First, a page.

In 1961 at the Bay of Pigs, CIA-trained and -organized Cuban exiles aiming to overthrow Fidel Castro were soundly defeated. Most were taken prisoner by Cuban armed forces. Fearing another U.S. invasion of its new ally, the Soviet Union sneaked into Cuba strategic missiles tipped with nuclear warheads and Soviet troops armed with tactical nuclear weapons. However, a U-2 spy plane flight would soon find the Soviet missile sites, thus sparking the famous missile crisis. For thirteen terrifying days, the world watched nervously as the two superpowers moved toward escalation, holding the world's fate in their hands. Finally, Nikita Khrushchev blinked. He agreed to withdraw the weapons from Cuba in return for John F. Kennedy's pledge not to invade the island. But what if it had not turned out this way? What if the U-2 flight had been delayed? If the confrontation had set off a nuclear war, what would have happened to the United States and Soviet Union in 1962? What kind of account would a historian have written in a world scarred by nuclear war? Eric G. Swedin draws on research made available after the Soviet Union's collapse to examine what could have happened. Top U.S. military officers all urged stronger action against Cuba than the naval blockade, including a bombing campaign and even a full-scale invasion. Unknown to the Americans, meanwhile, the Soviet Union had tactical nuclear weapons in Cuba and were prepared to use them. The 1962 crisis had many possible outcomes. Positing an alternate history helps us better appreciate the dangers of that tense time. Such counterfactual speculation shows what the Cuban missile crisis could have wrought and how it was truly one of the most important moments of the twentieth century.
A What-If History of the Cuban Missile Crisis
Author: Eric G. Swedin
Publisher: Potomac Books, Inc.
Jan and Marta Przybyła were two ordinary people who perished in the hell of Auschwitz. They died because they were Polish and loyal to their country-a capital crime in the eyes of their killers. Maria Przybyła put her own life in peril in an attempt to save her parents from unspeakable agony at the hands of Nazi barbarians, and to prevent her brother from suffering the same fate. Written by Jan Przybyla's nephew, "When Angels Wept" is a record of people and events long past, but not forgotten. It recounts the story of an individual family caught in the brutal insanity of the Nazi occupation, and the destruction of the Polish state by Germany's war machine. About the Author Jan S. Prybyla, PhD is professor emeritus of economics at Pennsylvania State University, former president of the Conference on European Problems, and adjunct faculty member of the Foreign Service Institute at the U.S. Department of State. He has authored and coauthored numerous books on comparative political economy, among them "Market and Plan Under Socialism: The Bird in the Cage" and "The American Way of Peace: An Interpretation."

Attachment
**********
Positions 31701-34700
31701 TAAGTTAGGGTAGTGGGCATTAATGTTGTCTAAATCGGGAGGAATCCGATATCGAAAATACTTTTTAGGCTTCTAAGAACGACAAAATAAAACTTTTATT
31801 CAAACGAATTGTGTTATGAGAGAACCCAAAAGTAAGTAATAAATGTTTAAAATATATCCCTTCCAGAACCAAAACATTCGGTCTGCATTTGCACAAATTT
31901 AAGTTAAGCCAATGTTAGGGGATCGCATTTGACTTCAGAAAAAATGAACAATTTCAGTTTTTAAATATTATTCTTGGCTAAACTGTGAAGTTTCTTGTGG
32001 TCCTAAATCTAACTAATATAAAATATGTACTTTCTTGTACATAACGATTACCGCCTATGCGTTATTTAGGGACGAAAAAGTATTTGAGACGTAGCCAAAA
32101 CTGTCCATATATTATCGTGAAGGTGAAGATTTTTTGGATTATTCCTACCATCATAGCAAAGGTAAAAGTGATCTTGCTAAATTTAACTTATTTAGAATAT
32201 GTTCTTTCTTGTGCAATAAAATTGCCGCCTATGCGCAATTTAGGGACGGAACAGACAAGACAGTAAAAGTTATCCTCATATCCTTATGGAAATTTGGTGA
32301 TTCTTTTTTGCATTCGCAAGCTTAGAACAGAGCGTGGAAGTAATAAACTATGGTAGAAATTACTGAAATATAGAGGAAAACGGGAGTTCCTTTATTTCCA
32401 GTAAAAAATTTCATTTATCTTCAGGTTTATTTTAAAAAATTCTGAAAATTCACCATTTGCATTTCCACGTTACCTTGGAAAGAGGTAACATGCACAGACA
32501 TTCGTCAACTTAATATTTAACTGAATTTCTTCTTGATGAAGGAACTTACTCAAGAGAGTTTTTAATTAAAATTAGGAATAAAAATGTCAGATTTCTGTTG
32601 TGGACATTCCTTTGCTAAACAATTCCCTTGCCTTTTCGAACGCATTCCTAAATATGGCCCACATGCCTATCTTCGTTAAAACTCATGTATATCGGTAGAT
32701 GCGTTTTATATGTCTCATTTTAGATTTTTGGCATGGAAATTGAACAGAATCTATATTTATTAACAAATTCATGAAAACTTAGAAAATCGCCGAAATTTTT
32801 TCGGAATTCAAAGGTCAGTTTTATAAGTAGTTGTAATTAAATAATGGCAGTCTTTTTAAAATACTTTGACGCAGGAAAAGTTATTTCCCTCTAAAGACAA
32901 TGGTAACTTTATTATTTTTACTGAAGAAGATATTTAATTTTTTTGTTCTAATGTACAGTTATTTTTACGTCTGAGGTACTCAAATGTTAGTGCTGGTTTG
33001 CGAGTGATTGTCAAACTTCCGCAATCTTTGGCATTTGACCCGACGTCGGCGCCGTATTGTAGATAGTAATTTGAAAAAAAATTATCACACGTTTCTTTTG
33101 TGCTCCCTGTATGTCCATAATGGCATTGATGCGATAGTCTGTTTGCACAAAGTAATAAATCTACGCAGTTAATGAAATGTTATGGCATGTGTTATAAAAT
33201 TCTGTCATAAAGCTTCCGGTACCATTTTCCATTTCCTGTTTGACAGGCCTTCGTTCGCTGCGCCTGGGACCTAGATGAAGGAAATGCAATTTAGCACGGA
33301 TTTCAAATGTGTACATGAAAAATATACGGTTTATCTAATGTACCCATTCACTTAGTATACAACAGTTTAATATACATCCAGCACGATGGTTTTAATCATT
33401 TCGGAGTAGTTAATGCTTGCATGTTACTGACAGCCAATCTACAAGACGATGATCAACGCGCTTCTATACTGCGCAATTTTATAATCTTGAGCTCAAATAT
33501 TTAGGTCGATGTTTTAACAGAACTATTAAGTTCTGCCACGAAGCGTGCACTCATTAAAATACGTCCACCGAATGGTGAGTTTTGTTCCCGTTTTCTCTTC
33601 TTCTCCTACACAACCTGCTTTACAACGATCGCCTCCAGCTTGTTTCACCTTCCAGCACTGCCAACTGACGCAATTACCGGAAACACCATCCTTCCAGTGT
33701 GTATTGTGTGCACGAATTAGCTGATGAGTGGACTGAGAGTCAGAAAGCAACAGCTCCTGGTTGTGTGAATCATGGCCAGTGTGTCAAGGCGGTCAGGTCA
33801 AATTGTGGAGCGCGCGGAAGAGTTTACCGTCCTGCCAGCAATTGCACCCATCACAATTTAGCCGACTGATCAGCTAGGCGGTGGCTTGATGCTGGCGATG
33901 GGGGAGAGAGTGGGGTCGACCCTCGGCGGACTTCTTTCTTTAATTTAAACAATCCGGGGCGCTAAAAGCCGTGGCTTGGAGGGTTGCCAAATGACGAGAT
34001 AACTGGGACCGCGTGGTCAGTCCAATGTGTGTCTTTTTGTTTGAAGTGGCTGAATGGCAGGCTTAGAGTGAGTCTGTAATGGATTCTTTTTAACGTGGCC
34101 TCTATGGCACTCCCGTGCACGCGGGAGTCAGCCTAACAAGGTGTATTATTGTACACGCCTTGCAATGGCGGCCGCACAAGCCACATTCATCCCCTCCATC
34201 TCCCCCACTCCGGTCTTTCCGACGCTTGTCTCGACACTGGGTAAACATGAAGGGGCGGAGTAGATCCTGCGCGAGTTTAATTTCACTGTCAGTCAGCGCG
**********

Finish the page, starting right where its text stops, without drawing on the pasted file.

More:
The Rebirth and Dismemberment of Poland and Her People in the Early Decades of the Twentieth Century
Author: Jan S. Prybyla
Publisher: Wheatmark, Inc.
Comprising Tales, Sketches, Incidents &c
Author: Edward M. Whitlock
Category: English poetry
Horace Bell (1830-1918) left Indiana to seek gold in California. In 1852, he moved to Los Angeles and later became involved in American filibustering in Latin America and saw service in the Union Army before returning to Los Angeles after the Civil War to become a lawyer and newspaper publisher. Reminiscences of a ranger (1881) includes anecdotes of Bell's experiences as a Los Angeles Ranger pursuing Joaquin Murietta in 1853, a soldier of fortune in Latin America, a Union officer in the Civil War, and a Los Angeles newspaper editor. He provides lively ancedotes of Los Angeles and its residents under Mexican and American rule, emphasizing cowboys and criminals and native Americans. Throughout, Bell gives special attention to the fate of Hispanic Californians and Native Americans under the United States regime. For another collection of Bell's reminiscences, see On the old west coast (1930).
Or, Early Times in Southern California
Author: Horace Bell
Originally published in 1962, this book tells the flamboyant story of Abe Ruef and San Francisco’s infamous era of graft. In the year 1906, San Francisco was rocked by two calamitous earthquakes. Nature herself was responsible for one; a man named Ruef was responsible for the other. Abraham Ruef (1864-1936), known as Abe Ruef, was a rogue of innumerable refinements. A classical scholar, a wit, a bon vivant, he was also a political boss who not only picked the city’s officials—among them, “Handsome Gene” Schmitz, San Francisco’s “bassoon mayor”—but picked the city’s pockets as well. When he was finally arraigned for graft, Ruef attempted to appoint himself District Attorney to prosecute the case! In A Debonair Scoundrel, Lately Thomas reconstructs the little known but fantastic career and its gaudy, dramatic setting: a city thrown into wild disorder; fighting in the courts reeking with corruption; kidnappings, and flying bullets with overtones of slapstick comedy and suspense. The men who saw to Ruef’s undoing were relics of a bygone West: millionaire Rudolph Spreckels, who tried to reform his own class; Fremont Older, the Evening Bulletin crusading editor—and others, such as Teddy Roosevelt and William Randolph Hearst. Their encounter with Abe Ruef is wittily described by Lately Thomas, author of The Vanishing Evangelist, who has brought his magnificently creative gifts to a book as brilliant and rambunctious as the fabulous era he describes.